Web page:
Month: September 2014

Are you making enough time for client development?

Posted on Updated on

I recently began a new client relationship with a partner who told me he hadn’t seen much growth in his practice over the past several years. However, unlike many of my clients who aren’t sure of why their practice growth has stalled, he knew precisely what was happening. He equated the stall in growth to his inability to spend time developing client relationships.

He went on to explain that his strategy for the past 15 years was to grow his client base “from within” and this had historically produced 10% growth per year. The source of the growth included cross-selling special projects, referrals to new clients, and growing the breadth, depth, and scope of his relationships.

So, I asked him why he hadn’t been able to continue to invest in his client base like he had in the past and he told me that a growth in partner administrative responsibilities was primarily to blame. So, knowing the obstacles, and the cause, we started working together to remove them so he could get back to enjoying 10% growth in his practice.

We set out to find about 100 hours that he could redeploy toward client development – this would give him the ability to visit with one or two clients per week, and should begin to fuel growth again. Not to mention, with a practice of about $1 million, and estimating 10% growth from this investment, these 100 marketing hours would loosely translate into a whopping $1000/hour, so he had solid justification these client development activities were more beneficial to the firm.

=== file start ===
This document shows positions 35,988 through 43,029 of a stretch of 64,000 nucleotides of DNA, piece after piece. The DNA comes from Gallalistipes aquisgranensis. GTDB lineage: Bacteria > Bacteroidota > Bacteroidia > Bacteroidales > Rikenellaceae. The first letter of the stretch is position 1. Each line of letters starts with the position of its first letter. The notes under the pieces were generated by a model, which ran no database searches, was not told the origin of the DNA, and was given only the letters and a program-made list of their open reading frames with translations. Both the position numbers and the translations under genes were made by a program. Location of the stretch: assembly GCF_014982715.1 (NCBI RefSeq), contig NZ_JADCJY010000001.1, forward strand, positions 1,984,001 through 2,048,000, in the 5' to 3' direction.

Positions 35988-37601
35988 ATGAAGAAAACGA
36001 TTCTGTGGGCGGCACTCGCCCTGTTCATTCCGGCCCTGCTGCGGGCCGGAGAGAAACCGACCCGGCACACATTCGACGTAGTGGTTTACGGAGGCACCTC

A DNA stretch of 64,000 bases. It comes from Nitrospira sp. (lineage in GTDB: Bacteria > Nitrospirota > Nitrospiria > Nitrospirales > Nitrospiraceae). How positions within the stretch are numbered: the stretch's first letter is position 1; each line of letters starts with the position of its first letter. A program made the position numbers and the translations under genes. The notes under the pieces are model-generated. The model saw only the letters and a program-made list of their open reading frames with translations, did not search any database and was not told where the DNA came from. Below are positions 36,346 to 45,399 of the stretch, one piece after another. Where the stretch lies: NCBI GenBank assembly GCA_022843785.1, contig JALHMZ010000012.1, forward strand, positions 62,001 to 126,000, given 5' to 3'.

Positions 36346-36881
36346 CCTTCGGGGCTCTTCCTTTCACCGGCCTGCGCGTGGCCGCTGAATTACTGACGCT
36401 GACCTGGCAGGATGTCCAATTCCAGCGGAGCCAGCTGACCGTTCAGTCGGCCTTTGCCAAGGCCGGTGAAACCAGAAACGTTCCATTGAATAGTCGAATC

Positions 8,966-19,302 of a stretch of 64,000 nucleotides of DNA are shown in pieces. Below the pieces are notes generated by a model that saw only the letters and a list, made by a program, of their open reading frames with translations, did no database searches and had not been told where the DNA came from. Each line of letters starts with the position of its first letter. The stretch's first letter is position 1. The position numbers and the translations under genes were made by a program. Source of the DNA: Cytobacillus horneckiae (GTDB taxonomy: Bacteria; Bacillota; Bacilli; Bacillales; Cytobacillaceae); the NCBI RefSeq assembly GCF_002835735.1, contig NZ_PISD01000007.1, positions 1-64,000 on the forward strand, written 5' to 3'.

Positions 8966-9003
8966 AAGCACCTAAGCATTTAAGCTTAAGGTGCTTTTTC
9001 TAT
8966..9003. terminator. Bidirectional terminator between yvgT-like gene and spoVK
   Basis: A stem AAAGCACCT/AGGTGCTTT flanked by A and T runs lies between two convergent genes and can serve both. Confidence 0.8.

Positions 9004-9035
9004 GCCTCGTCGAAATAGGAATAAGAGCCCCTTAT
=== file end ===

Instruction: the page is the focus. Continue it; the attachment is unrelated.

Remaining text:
The first stop on our “road to 100” was leverage. Even though he felt that he was fully leveraging his practice, he found 15 tax clients that could be reviewed by someone else, saving him 30 hours. The next stop was time related to scheduling and logistics for the monthly partner meetings he hosted. We asked the office administrator to manage this process going forward and we estimated that was about 15 hours. Our last stop was billing and collections. He turned to the COO to help him become more efficient to shave valuable time from this monthly task and make the first and second call for any AR past 30 days. We estimated this would save 25 hours. Finally, we found that his investment in people issues had grown out of proportion and we re-sized this by deflecting and redirecting certain types of people issues to another partner. These final changes were estimated to save him 50 hours/year.

In total, we found about 120 hours of time savings that could be redeployed to client development activities. While these were simply estimates and were subject to change, he was determined to free himself from these less value added hours and adopted a new approach to evaluating administrative tasks. Plus, he was energized by the fact that he could get back to doing what resulted in growth for him in the past.

So what happened? Within three weeks on this new program, he sold a special project to a long-time client. The client was not only happy to see his accountant after a long hiatus, was thrilled that he was being a proactive advisor again.

New Bill To Help Female Entrepreneurs Gain More Loans and Federal Contracts Women’s Small Business Ownership Act of 2014 increases mincrolending and more